Penguins, which are part of the Spheniscidae family, are seabirds that cannot fly. This mammal is a flightless creature, despite having a feathered body. We are used to seeing them in books or movies on the land. However, these animals spend 75% their time in water. We invite you to keep following us as we get to know the penguin better. Are you brave enough to meet him?
PENGUINS: PHYSICAL CHACTERISTICS
We have already mentioned that penguins have trouble walking on solid ground. They also lose their balance quite often. For fast swimming, penguins develop strong flippers from their wings. Its legs are far behind its body making it difficult to move outside. However, they act as rudders under water.
They do not have oxygen reserves in their lungs, like other animals. Instead, they are found in their muscles. Myoglobin, a protein that transports oxygen, is high in the penguin. It can hold its breath for as long as 18 minutes and has a short immersion time. The penguin dives to depths as high as 1700 metres.
Penguins are able to adapt to cold temperatures thanks to their three layers (plumage, fat and feet) and the blood vessels in their flippers and feet. The beaks of these birds can vary depending on their age and species.
The emperor penguin is 1.1 meters tall and weighs about 35 kilograms. The blue penguin, on the other hand measures just 40 cm in height and weighs one kilo. Their black bodies are accented with white on the abdomen and chest, and sometimes a yellowish color.
Penguins are known for their ability to swim at speeds of more than 12 km per hour. Penguins are social seabirds and live in colonies.
They can communicate using vocalizations and create unique sounds. Although their hearing is poor, they can still detect sound vibrations.
Penguins are carnivorous and eat fish, crustaceans, and plankton. Penguins can eliminate salt from their food due to the presence of a regulation gland.
The waters of Antarctic continent are home to penguins. These include New Zealand, Australia and Chile. Some species are found in tropical regions such as South America, South Africa, or the Galapagos Islands.
REPRODUCTION OF PENGUINS
Penguins engage in a courtship where the male draws attention to the female by putting his head back and puffing his chest while flapping his wings.
Penguins are an entirely oviparous species. These birds usually lay two to three eggs, with the exception of the emperor penguin and the king penguin. The eggs are incubated by both the male and female for 62 days.
Their chick stage is where they sound their squawks. However, after their first molt (which occurs in the second or third week of their lives), the penguin becomes completely independent.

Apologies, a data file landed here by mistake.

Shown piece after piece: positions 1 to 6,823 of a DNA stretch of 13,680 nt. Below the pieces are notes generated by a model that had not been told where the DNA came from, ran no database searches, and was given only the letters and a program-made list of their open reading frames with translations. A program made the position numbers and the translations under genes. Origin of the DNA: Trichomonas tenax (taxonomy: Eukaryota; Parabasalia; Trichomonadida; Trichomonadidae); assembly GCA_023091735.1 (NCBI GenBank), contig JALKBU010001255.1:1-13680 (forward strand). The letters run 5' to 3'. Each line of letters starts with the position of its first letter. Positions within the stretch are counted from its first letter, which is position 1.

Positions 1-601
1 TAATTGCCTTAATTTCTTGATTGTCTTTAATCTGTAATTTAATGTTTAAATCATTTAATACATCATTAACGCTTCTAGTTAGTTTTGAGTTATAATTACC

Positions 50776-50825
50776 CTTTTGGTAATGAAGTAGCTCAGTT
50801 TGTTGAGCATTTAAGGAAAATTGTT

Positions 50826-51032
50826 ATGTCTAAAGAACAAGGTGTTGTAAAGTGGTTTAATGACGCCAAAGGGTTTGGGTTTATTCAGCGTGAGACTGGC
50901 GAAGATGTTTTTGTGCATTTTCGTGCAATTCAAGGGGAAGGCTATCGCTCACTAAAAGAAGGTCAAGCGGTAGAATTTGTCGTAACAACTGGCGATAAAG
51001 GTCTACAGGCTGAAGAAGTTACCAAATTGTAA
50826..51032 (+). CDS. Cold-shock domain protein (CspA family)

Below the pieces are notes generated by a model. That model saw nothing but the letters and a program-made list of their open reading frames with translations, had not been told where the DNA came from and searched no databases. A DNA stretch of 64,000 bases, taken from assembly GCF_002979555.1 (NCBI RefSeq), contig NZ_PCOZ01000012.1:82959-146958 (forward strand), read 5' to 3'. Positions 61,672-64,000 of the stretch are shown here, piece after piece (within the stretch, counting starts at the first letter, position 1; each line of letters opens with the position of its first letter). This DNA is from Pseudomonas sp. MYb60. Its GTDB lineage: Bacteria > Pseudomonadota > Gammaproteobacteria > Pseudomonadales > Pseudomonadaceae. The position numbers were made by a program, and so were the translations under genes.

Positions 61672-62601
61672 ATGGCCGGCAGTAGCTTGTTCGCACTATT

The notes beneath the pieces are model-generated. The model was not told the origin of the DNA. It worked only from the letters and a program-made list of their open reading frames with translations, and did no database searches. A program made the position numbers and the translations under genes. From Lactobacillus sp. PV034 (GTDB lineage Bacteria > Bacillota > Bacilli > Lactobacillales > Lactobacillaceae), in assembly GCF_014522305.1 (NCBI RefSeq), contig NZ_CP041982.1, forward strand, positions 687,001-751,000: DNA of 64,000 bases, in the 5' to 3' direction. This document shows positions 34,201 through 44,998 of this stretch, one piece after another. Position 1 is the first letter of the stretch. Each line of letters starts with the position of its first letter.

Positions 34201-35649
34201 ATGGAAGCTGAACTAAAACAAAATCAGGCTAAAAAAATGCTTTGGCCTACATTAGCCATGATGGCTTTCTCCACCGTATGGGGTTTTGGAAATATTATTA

- PENGUINS KIND
There is some controversy about the number of penguin species. It ranges from 16 to 19. There are 17 species of penguins, according to the largest consensus. These penguins can be divided into six genera. These are the most well-known species.
- EMPEROR PENGUIN
The long winters of Emperor penguins are spent on the ice. They even breed during this harsh season. One egg is laid by the females, and they immediately abandon it for a hunt lasting no more than two months or not less than two. They will need to travel approximately 80 km to reach open ocean, depending on how far the ice shelf is. Here they will eat fish, squid, and krill, Emperor penguins can reach depths of over 550m, which is deeper than any other bird. They can also stay underwater for longer than 20 minutes.
- KING PENGUIN
The second-largest species of penguin in the family is the king penguin (Aptenodytes Patagonicus). It weighs between 11 and 16 kilograms (24 to 35 lb) and is second only to the emperor penguin. There are two types: the Indian king penguin (Atlantic king penguin) and the Indian-king penguin (Indian king penguin).
King penguins prefer small fish, particularly lantern fish and squid. Penguins can dive to depths greater than 100m (330 feet), while penguins have been seen at depths exceeding 300m (980 feet).
King penguins are found on South Georgia’s subantarctic islands and other temperate islands. Their total population is 2.23 million and they are increasing.
- CHINSTRAP PENGIN
The chinstrap penguin’s main characteristic is the thin, black line running from ear to ears below the chin. This is the reason its name is so similar. This penguin can weigh 7 kg and reach 75 cm in length. Its plumage is predominantly black with a white belly. The chicks hatch with a gray and white secondary plumage on their dorsal sides. Young and old, the main predators are the brown leopard, sea leopard, and the sea leopard, which is capable of eating eggs.
- GENTOO PENGUIN
Bobo Chinstrap Penguin, Bobo Bird with a particular face. Gentoo penguins can make as many as 450 dives per night in search for food. They can dive up to 200m and remain underwater for as long as 7 minutes. They prefer to be close to the coast but have been seen at sea for up to 26km.
- AFRICAN PENGUIN
African penguins look very similar to other penguins. They have a black stripe across their bodies, which is a common feature for penguins like Spheniscus humboldti or Spheniscus magellanicus (Magellanic penguin). However, this can be a good thing. Counting and watching them closely is the best way to identify them. If a penguin’s chest has one thin strip, it is likely that it is a penguin head. The rest of the penguins have multiple strips with variable thicknesses. Spheniscus demersus, a medium-sized penguin with a slim body and a height of 70 cm, is about 2.2 to 3 kg. The difference between males and females isn’t obvious to the naked eye, although they are slightly larger than their counterparts.